Ahmadinejad to U.S.: Get Lost from Mideast

Iranian President Mahmoud Ahmadinejad speaks during a press conference in Damascus, Syria, Thursday, Feb. 25, 2010. The United States should pack up and leave the Middle East and stay out of regional affairs, Iran's president said Thursday during a visit to Damascus that follows a string of U.S. efforts to break up Syria's 30-year alliance with Tehran. (AP Photo/Bassem Tellawi) AP Photo/Bassem Tellawi

The United States should pack up and leave the Middle East and stay out of regional affairs, Iran's president said Thursday during a visit to Damascus that follows a string of U.S. efforts to break up Syria's 30-year alliance with Tehran.

Iranian President Mahmoud Ahmadinejad said Arab nations will usher in a new Middle East "without Zionists and without colonialists."

"(The Americans) want to dominate the region but they feel Iran and Syria are preventing that," Ahmadinejad said during a news conference with Syrian President Bashar Assad. "We tell them that instead of interfering in the region's affairs, to pack their things and leave."

A string of high-profile visits to Damascus in recent months - from the U.S., France, and now Iran - shows Syria's strategic importance in the Middle East.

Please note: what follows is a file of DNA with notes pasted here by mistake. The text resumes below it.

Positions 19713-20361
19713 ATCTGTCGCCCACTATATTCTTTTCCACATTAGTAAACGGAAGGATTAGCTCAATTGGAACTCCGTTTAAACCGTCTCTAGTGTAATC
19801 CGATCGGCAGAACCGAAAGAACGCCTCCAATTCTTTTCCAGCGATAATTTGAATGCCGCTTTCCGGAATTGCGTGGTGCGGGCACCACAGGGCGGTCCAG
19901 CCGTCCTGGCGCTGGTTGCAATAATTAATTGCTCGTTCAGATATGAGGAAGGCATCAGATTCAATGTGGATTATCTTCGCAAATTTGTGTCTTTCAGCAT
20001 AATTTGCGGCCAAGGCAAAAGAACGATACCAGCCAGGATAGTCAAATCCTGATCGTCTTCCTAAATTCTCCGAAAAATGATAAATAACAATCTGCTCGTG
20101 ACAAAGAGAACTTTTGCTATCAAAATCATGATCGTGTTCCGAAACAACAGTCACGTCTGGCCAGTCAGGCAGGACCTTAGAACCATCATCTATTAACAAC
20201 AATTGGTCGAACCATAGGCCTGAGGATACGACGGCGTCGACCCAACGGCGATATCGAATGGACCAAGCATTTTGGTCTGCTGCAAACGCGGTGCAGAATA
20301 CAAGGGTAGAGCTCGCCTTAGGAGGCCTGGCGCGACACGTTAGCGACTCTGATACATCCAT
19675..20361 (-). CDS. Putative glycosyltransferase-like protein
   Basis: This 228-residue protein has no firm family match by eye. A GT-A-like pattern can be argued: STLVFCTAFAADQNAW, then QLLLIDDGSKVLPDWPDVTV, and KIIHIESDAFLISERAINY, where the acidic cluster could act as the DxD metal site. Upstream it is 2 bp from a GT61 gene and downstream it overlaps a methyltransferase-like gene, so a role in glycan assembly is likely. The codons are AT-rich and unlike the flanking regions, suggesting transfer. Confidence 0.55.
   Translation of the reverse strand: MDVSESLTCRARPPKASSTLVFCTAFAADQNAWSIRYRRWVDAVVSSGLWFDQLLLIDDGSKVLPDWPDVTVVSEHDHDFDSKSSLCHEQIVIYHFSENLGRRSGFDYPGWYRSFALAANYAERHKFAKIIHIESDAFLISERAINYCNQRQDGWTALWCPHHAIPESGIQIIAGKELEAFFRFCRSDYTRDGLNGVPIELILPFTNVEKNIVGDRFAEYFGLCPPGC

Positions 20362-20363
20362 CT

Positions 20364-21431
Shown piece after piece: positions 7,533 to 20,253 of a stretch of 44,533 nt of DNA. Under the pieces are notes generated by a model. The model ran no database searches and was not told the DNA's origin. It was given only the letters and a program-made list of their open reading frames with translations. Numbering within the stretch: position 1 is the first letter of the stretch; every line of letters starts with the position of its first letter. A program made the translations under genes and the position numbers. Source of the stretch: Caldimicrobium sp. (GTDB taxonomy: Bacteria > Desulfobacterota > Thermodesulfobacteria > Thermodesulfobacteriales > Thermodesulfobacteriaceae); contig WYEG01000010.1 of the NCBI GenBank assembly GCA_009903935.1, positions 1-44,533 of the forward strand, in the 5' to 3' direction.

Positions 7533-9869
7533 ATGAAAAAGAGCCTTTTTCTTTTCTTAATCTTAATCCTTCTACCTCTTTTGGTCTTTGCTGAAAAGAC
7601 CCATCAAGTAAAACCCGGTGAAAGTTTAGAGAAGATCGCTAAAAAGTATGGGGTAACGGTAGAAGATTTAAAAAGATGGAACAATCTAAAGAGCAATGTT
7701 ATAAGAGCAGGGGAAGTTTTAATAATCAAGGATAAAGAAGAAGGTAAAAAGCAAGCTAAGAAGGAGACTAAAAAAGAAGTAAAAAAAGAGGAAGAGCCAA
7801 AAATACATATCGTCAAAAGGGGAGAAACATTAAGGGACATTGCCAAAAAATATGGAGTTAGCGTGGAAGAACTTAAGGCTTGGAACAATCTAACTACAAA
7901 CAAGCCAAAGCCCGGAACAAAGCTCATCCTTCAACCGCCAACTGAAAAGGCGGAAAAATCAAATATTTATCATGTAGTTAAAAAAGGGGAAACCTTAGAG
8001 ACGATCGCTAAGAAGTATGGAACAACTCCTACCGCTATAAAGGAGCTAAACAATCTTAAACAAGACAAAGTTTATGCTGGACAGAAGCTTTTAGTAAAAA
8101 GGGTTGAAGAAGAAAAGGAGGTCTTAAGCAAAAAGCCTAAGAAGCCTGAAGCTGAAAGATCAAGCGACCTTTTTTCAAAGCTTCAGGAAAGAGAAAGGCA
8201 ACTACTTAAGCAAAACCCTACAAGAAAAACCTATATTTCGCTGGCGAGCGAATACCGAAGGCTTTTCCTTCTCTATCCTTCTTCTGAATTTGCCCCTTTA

WorldWatch: Syria Dismisses Calls to Cut Ties to Iran

U.S. President Barack Obama is determined to engage with Syria, a country seen as key to peace in the region but which the State Department has long considered a state sponsor of terrorism.

Ahmadinejad's trip comes amid rising U.S. tension with Tehran over the country's nuclear program. The U.S. and others believe Iran is hiding nuclear weapons development under the guise of a civilian energy program. Iran insists that its intentions are peaceful.

On Thursday, Assad signaled his strong support for Iran, saying America's stance on Iran "is a new situation of colonialism in the region."

Still, Assad could be open to a breakthrough with the Americans. He is hoping for U.S. help in boosting a weak economy and for American mediation in direct peace talks with Israel - a recognition that he needs American involvement to achieve his top goal of winning the return of the Golan Heights, seized by Israel in the 1967 Mideast War.

But Secretary of State Hillary Rodham Clinton said Wednesday that the recent decision to send the first U.S. ambassador to Syria in five years does not mean U.S. concerns about the country have been addressed.

Speaking to lawmakers, Clinton said the nomination of career diplomat Robert Ford is a sign of a "slight opening" with Syria. But she said Washington remains troubled by suspected Syrian support for militant groups in Iraq and elsewhere, interference in Lebanon and Syria's close relationship with Iran.

Former President George W. Bush withdrew the last U.S. ambassador to Syria in 2005 to protest its actions in Lebanon after the assassination of former Lebanese Prime Minister Rafik Hariri, which his supporters blamed on Syria.

Washington also has retained its sanctions on Damascus. The sanctions were first imposed by Bush and renewed by Mr. Obama in May.
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